1856: Catholic missionary Bishop Caldwell coins the term Dravidian to refer to South Indian Caucasian peoples.
1857: First Indian Revolution, called the Sepoy Mutiny, ends in a few months with the fall of Delhi and Lucknow. 1858: India has 200 miles of railroad track. By 1869 5,000 miles of steel track have been completed by British railroad companies. In 1900, total track is 25,000 miles, and by World War I, 35,000 miles. By 1970, at 62,136 miles, it has become the world's greatest train system. Unfortunately, this development depletes India's forest lands.
1860: S.S. Truro and S.S. Belvedere dock in Durban, S. Africa, carrying first indentured servants (from Madras and Calcutta) to work sugar plantations. With contracts of five years and up, thousands emigrate over next 51 years.
1869-1948: Lifetime of Mohandas Karamchand Gandhi, Indian nationalist and Hindu political activist who develops the strategy of nonviolent disobedience that forces Christian Great Britain to grant independence to India (1947).
1876: British Queen Victoria (1819-1901), head of Church of England, is proclaimed Empress of India (1876-1901).
1876-1990: Max Muller, pioneer of comparative religion as a scholarly discipline, publishes 50-volume Sacred Books of the East, English translations of Indian-Oriental scriptures.
1877-1947: Lifetime of Sri Lanka's Ananda Coomaraswamy, foremost interpreter of Indian art and culture to the West.
1879: The "Leonidas," first emigrant ship to Fiji, adds 498 Indian indentured laborers to the nearly 340,000 already working in other British Empire colonies.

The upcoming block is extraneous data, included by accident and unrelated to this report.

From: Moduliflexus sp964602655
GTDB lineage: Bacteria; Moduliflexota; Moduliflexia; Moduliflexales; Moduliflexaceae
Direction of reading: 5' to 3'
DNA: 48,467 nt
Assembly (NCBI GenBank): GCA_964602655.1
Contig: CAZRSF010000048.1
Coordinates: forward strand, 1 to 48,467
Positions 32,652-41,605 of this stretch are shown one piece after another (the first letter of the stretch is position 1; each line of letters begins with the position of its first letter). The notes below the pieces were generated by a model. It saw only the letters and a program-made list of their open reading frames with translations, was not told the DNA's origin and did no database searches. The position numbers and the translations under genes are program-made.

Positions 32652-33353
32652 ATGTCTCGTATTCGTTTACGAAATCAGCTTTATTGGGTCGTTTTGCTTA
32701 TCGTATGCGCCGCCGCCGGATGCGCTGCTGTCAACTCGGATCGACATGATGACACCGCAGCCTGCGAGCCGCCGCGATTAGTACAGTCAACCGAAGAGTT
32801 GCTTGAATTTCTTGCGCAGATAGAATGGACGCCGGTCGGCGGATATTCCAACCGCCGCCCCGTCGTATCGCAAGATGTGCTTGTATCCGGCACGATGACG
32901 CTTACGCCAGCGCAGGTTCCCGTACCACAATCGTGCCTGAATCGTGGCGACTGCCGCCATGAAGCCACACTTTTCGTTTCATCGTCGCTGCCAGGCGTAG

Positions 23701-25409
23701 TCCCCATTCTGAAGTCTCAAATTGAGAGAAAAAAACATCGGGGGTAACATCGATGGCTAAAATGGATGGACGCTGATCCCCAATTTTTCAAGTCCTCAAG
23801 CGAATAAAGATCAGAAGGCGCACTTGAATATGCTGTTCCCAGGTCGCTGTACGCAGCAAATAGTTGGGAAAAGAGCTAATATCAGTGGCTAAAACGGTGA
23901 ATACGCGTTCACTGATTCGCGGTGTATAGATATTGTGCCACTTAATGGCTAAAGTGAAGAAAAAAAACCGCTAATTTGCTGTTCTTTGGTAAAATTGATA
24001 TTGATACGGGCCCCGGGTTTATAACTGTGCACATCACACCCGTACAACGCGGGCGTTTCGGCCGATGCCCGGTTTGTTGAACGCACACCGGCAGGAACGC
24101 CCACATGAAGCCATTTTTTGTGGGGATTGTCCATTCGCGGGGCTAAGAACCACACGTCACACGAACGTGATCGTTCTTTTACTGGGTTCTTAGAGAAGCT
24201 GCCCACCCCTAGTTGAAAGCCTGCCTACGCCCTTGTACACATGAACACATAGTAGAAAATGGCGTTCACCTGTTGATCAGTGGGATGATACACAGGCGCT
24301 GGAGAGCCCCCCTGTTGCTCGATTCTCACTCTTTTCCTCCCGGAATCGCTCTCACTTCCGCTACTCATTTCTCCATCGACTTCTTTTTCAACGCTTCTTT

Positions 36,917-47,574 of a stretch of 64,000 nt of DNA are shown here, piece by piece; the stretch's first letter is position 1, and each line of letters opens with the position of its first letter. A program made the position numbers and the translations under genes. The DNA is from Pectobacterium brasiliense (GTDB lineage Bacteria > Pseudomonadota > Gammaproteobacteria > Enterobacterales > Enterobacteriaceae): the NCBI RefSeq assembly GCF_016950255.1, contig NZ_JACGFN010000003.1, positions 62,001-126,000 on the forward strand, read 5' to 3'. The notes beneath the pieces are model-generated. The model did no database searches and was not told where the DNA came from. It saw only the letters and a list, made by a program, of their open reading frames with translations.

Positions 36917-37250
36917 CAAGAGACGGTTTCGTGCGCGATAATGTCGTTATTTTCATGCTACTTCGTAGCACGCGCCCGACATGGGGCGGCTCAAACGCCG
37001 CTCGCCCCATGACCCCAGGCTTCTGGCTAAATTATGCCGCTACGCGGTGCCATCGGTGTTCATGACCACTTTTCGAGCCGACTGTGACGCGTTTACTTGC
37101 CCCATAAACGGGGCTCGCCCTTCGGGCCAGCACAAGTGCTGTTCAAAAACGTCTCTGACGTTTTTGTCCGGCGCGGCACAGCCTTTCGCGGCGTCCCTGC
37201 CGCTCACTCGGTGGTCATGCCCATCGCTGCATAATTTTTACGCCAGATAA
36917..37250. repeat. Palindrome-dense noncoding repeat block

1885: A group of middle-class intellectuals in India, some of them British, found the Indian National Congress to be a voice of Indian opinion to the British government. This was the origin of the later Congress Party.
1888: Max Muller, revising his stance, writes, "Aryan, in scientific language, is utterly inapplicable to race. If I say Aryas, I mean neither blood nor bones, nor hair nor skull; I mean simply those who spoke the Aryan language."
1893: Swami Vivekananda represents Hinduism at Chicago's Parliament of the World's Religions, first ever interfaith gathering, dramatically enlightening Western opinion as to the profundity of Hindu philosophy and culture.
1894: Gandhi drafts first petition protesting the indentured servant system. Less than six months later, British announce the halt of indentured emigration from India.
1896: Nationalist leader, Marathi scholar Bal Bangadhar Tilak (1857-1920) initiates Ganesha Visarjana and Sivaji festivals to fan Indian nationalism. He is first to demand complete independence, Purna Svaraj, from Britain.
1900: India's tea exports to Britain reach 137 million pounds.